On March 14 at 1:59 pm we gather together to celebrate the most famous and mysterious of numbers.  That Pi is defined as the ratio of the circumference of a circle to its diameter seems simple enough but Pi turns out to be an “irrational number.”  Computer scientists have calculated billions of digits of pi, starting with 3.14159265358979323…, no recognizable pattern emerges in the digits.  Scientists could continue calculating the next digit all the way to infinity and still have no idea which digit might emerge next.  To these facts can be added that March 14 is also Einstein’s birthday.

Pi is a number that has fascinated scholars for 4,000 years.  The mathematical history of pi comes from around the world.  In 1900 B.C., the Babylonians calculated the area of the circle by taking 3 times the square of its radius.  One Babylonian tablet (ca 1900-1680 B.C.) indicates a value of 3.125 for pi, which is a close approximation. Around 1650 B.C., the Rhind Papyrus, a famous document of the Egyptian Middle Kingdom, also calculated the area of a circle which gave the approximate value of 3.1605.



In 250 B.C., the Greek mathematician Archimedes calculated the circumference of a circle to its  diameter.  Archimedes  value , was not only more accurate; it was the first theoretical rather than measured calculations of pi.  Archimedes knew that he had not found the value of pi but only an approximation. He used a fairy simply geometrical approach for his calculations.  See how he did it by launching the interactive model on this site:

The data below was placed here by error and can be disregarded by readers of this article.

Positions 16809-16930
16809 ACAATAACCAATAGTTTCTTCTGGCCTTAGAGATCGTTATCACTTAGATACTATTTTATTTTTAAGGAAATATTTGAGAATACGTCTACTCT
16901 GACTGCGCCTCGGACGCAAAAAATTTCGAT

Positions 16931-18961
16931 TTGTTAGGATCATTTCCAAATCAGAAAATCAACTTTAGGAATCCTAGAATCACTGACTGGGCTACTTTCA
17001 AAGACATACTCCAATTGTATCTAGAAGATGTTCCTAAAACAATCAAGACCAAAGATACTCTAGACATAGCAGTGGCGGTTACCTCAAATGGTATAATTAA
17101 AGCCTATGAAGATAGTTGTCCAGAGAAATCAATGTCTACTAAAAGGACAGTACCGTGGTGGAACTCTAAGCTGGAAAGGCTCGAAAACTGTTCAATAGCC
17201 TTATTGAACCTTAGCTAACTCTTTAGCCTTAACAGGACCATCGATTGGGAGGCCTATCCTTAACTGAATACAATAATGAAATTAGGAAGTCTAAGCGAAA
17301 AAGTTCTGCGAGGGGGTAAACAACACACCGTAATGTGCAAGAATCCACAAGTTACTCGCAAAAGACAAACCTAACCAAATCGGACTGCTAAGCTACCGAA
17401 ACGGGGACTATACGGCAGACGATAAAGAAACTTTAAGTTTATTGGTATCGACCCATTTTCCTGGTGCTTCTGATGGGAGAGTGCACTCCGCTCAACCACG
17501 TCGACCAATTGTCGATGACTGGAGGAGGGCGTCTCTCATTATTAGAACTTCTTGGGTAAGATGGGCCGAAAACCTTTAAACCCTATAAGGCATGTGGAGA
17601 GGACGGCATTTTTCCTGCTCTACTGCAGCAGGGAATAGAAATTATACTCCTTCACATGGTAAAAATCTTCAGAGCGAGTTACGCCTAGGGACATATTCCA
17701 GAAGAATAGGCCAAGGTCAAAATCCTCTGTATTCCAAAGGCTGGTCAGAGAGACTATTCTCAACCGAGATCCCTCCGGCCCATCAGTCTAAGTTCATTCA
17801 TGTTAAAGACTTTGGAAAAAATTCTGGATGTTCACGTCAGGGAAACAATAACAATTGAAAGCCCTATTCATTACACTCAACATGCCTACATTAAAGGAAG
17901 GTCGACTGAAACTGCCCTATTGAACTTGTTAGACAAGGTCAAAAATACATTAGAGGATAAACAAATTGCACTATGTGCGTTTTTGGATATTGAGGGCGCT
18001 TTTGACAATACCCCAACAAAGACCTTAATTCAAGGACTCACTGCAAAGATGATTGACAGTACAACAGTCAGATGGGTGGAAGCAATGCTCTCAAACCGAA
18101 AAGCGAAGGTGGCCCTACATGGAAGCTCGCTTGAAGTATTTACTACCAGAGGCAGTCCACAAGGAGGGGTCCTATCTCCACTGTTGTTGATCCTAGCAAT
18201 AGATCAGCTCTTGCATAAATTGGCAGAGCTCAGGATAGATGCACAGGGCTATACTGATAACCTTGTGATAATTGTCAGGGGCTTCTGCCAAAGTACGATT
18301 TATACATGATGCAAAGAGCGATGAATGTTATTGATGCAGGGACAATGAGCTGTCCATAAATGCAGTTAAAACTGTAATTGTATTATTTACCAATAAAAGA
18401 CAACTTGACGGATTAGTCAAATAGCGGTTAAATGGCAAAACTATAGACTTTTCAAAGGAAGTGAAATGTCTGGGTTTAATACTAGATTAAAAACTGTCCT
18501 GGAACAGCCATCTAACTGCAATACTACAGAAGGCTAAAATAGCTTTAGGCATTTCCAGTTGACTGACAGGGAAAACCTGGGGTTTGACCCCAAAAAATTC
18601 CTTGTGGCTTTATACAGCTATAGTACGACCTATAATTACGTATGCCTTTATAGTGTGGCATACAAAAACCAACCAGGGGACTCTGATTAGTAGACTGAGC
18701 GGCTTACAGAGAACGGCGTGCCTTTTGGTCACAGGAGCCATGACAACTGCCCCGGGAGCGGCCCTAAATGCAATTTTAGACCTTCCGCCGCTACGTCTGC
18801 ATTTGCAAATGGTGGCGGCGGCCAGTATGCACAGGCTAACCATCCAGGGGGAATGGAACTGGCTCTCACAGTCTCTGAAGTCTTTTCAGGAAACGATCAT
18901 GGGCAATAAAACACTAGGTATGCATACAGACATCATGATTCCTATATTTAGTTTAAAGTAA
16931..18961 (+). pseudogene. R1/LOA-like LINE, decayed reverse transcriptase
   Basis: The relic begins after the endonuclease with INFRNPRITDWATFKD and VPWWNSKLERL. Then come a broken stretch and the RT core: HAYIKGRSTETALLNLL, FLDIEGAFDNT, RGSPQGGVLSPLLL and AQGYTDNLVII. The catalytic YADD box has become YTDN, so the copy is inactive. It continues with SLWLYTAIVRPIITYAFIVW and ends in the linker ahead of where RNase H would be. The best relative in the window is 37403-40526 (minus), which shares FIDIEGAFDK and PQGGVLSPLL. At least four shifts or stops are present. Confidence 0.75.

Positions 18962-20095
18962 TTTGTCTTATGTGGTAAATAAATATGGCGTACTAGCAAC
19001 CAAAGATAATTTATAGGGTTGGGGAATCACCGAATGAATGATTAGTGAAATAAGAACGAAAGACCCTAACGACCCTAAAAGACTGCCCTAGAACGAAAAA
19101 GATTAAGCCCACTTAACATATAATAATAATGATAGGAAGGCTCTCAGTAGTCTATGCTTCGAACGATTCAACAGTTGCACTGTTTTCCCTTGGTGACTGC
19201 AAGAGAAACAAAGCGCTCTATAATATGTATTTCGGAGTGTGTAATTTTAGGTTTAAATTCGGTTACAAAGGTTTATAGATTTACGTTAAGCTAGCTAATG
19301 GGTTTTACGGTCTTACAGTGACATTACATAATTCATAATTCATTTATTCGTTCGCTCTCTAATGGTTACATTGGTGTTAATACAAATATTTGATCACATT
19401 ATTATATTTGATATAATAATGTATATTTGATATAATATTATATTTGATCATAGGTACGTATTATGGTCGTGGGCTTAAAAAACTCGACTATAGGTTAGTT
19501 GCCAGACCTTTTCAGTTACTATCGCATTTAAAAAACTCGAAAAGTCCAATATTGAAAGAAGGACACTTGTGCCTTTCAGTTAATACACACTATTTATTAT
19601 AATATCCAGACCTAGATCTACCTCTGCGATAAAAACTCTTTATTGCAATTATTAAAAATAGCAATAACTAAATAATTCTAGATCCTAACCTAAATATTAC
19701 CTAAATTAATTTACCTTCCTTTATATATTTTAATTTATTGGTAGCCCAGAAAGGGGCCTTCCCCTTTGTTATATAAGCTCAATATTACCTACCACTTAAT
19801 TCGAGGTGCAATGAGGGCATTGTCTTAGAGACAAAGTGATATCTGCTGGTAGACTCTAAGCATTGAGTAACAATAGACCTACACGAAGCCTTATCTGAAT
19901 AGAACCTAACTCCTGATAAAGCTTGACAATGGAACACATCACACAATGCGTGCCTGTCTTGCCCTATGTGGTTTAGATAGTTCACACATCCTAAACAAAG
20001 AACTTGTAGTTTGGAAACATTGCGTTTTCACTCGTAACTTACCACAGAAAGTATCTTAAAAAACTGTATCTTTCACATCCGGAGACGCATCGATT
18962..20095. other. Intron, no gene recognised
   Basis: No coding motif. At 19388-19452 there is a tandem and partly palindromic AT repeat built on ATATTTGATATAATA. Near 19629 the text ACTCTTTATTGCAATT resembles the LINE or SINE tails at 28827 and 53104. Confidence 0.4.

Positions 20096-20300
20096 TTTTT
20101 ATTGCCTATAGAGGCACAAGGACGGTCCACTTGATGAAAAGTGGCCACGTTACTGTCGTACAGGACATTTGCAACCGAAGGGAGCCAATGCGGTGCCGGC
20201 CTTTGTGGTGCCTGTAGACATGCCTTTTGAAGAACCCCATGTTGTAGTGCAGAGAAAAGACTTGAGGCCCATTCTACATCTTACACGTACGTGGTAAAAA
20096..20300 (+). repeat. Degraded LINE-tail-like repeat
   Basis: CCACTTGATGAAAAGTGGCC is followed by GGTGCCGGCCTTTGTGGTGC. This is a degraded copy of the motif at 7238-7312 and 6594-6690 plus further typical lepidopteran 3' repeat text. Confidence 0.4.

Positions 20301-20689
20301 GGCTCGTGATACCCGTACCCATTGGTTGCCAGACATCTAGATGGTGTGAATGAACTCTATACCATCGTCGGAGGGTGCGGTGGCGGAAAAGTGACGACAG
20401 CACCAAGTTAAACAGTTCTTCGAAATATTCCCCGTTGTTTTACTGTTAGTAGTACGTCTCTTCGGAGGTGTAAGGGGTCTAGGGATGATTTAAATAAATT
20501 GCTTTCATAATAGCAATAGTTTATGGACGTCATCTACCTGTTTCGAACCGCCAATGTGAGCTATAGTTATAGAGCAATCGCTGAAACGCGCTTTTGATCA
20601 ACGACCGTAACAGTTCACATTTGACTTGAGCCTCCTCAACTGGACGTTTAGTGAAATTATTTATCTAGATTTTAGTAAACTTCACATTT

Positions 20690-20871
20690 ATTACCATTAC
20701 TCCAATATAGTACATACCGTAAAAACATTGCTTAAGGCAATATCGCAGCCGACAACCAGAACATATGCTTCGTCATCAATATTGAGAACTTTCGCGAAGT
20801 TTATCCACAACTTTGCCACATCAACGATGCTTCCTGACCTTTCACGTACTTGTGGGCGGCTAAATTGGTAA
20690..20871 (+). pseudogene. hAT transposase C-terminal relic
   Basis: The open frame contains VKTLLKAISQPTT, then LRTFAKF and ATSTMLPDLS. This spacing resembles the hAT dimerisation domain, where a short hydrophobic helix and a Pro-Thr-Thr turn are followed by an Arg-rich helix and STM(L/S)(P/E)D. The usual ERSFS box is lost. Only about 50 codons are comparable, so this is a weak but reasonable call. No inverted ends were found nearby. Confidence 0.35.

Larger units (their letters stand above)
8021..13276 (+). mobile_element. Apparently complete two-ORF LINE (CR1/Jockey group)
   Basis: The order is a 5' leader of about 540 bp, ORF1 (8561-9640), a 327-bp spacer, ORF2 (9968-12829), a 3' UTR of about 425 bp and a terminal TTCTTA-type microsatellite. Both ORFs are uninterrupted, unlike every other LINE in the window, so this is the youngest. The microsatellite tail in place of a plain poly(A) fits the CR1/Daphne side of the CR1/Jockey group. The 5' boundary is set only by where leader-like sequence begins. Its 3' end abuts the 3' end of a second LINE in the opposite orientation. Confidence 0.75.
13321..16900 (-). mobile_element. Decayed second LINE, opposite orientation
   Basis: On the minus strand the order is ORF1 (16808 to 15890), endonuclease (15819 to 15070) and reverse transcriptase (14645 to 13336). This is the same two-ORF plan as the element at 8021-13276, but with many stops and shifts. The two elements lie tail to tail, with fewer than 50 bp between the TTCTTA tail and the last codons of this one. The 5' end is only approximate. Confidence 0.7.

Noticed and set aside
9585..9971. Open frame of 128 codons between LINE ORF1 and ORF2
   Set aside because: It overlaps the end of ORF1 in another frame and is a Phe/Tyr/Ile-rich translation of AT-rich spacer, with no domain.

Zu Chongzhi (429-501 AD?) was a Chinese mathematician and astronomer, who was not familiar with Archimedes method. He calculated the value of the ratio of the circumference of a circle to its diameter. Unfortunately, his book has been lost so very little is known of his work.

In 1761, a Swiss mathematician Johann Heinrich Lambert (1782-1777) proved the irrationality of pi.  An irrational number is a number that cannot be made into a fraction where the decimal never ends or repeat sequences.

By 1882, F. Lindeman proved that pi was transcendental, that is, that pi is not the root of any algebraic equation with rational coefficients.  This discovery proved that you can’t “square the circle” which was a problem that vexed many mathematicians up to that time.  Another fascination for mathematicians throughout history was to calculate the digits of pi, but until computers, less than 1,000 digits had been calculated.  With the calculations of the computer, millions of digits have been calculated.


Adiran, Y. E. O.  The Pleasures of Pi, e and Other Interesting Numbers.  Singapore: World Scientific Pub., c2006.  Engineering Library QA95 .A2 2006